Cut the spring onions into 3-4cm lengths and sauté in the same oil for 2-3 minutes, lightly colouring them a little. Remove the skin from the salmon and break into pieces. Toss the salad leaves in the dressing, season and arrange on plates. Arrange the salmon, spring onions, pickled and sautéd cucumbers in among the leaves and dress a little more if necessary.

Roast chicken salad with liver stuffing

Serves 4

Chickens tend to get roasted for a substantial lunch or dinner meal, and the thought of turning some of the normal ingredients that go into a roast chicken dinner into a main course salad may not seem obvious. But I've even made this salad in the past with bread sauce that has set in the fridge, fried into little nuggets.

I've also added some ceps to the salad as Tony Booth in Borough Market had an unusually early arrival of British ones. They don't generally appear until late August or September but with this mad weather we've been having, it was a pleasant surprise when they arrived this year in early June.

1 good quality chicken weighing about 1-1.2kg
4 rashers of streaky bacon
120g chicken livers
60g softened butter

For the stuffing

2 onions, peeled and finely chopped
1tbsp sage, chopped
60g butter
100g fresh white breadcrumbs
2-3tbsp chopped parsley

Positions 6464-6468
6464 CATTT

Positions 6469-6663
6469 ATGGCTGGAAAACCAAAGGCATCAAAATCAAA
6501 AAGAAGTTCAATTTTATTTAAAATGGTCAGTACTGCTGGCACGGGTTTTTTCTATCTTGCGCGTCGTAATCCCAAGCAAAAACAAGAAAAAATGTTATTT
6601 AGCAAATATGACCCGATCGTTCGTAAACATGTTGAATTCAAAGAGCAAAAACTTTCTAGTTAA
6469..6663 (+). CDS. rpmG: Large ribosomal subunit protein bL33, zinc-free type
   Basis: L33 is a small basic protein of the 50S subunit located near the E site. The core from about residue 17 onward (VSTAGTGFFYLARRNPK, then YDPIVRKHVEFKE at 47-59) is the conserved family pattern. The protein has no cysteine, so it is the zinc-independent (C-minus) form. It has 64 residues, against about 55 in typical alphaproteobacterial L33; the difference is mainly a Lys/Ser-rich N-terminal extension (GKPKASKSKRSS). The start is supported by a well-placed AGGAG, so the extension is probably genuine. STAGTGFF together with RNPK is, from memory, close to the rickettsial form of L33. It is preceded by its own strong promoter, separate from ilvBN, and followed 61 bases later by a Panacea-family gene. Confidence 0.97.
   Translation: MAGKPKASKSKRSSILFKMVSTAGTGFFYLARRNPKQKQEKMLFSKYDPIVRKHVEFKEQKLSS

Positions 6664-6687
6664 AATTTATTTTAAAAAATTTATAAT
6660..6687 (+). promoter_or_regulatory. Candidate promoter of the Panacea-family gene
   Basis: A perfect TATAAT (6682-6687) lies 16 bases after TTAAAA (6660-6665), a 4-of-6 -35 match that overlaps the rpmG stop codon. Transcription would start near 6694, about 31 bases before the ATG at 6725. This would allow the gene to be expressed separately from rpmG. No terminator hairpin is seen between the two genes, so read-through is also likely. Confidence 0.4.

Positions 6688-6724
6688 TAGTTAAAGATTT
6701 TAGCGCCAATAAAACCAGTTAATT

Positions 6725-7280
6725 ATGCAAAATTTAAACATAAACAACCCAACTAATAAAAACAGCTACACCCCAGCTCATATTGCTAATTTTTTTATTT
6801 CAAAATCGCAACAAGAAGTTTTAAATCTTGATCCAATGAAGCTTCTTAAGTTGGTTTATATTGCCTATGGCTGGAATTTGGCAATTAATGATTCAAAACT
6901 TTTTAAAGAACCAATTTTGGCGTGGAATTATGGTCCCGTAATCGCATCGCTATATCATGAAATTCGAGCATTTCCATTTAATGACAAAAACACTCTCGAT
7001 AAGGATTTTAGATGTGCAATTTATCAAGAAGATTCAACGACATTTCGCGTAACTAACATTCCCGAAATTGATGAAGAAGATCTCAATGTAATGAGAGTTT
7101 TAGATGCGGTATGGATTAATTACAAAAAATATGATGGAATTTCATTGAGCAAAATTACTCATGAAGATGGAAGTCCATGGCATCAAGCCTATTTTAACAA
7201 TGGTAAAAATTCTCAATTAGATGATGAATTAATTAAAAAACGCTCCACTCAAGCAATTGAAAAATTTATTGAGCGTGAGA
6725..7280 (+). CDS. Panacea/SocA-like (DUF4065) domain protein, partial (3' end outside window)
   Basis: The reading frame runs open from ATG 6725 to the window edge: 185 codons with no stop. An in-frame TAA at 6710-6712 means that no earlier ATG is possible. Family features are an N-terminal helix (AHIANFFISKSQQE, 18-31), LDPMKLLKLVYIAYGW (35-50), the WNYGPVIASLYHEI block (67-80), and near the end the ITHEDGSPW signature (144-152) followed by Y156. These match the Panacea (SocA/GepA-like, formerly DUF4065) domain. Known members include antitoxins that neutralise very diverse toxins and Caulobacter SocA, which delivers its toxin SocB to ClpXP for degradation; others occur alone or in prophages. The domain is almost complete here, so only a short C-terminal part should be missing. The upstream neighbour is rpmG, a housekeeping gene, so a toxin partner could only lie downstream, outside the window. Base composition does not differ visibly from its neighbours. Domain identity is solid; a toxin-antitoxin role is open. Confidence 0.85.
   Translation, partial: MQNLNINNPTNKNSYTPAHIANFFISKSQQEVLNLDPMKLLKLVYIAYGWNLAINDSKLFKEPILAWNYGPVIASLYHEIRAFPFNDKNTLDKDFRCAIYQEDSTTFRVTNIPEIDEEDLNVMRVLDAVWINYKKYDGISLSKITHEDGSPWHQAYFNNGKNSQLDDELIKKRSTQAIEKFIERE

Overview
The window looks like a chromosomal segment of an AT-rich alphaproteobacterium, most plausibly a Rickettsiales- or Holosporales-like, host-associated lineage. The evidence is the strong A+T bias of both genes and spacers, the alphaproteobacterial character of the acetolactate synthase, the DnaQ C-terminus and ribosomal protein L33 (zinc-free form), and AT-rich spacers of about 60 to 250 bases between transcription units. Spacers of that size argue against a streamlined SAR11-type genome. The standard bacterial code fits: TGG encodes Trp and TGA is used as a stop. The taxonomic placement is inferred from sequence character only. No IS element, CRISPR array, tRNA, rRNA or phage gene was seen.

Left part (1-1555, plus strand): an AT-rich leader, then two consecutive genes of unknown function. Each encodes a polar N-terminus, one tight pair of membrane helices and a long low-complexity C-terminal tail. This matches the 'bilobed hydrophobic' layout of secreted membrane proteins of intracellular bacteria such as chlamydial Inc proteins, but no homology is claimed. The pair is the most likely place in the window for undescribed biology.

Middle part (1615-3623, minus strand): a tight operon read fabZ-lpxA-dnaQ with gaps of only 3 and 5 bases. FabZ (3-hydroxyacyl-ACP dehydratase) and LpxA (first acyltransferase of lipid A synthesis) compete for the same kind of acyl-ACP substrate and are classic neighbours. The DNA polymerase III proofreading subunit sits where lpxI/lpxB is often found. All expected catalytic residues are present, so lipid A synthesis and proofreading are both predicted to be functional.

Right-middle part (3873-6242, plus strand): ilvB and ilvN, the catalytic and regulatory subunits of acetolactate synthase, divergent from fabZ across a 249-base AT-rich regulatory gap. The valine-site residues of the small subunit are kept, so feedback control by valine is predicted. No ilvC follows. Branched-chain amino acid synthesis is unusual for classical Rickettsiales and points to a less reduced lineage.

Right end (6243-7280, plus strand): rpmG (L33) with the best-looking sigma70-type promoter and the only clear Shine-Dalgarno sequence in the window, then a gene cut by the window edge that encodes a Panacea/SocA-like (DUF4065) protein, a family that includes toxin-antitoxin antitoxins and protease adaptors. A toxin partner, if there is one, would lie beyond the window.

The livers from the goose, or the equivalent of chicken livers

To make the stuffing, gently cook the onions and sage in the butter for 2-3 minutes without colouring, then remove from the heat and stir in the breadcrumbs. Meanwhile, season and fry the goose livers in a hot frying pan for a couple of minutes on each side, remove from the heat and leave to cool a little. Chop the livers into rough smallish pieces and mix into the breadcrumbs with the parsley and season to taste. Spoon the stuffing into an ovenproof dish, spreading it about 1-1cm deep. Pre-heat the oven to gas mark 7, season the chicken inside and out then rub the breasts with half of the softened butter and place in a roasting tray. Roast the chicken for 50 minutes to an hour with the stuffing, basting occasionally.

In the meantime, cut the bacon rashers in half and cook in a dry frying pan for 2-3 minutes on each side until crisp. Remove and keep warm. Add a little butter to the pan, season the livers and cook on a high heat for a couple of minutes on each side, keeping them pink. Whisk the ingredients together for the dressing. Remove the chicken from the tray, add half a cup of water to the tray and simmer on the stove top on a medium heat, scraping any residue from the bottom of the tray with a wooden spoon as it's simmering. Let the liquid reduce by about two thirds then whisk into the dressing.

Remove the breast and leg meat from the bird with a sharp knife and carve into slices and chunks. You can scrape any crisp skin and meat from the bone and shred it into the salad.

Arrange the leaves on plates with the chicken, livers and bacon in among them. Spoon nuggets of stuffing on to the salad and spoon the dressing over. If you're using mushrooms as I did, then sauté them at the same time as the livers and scatter over the salad.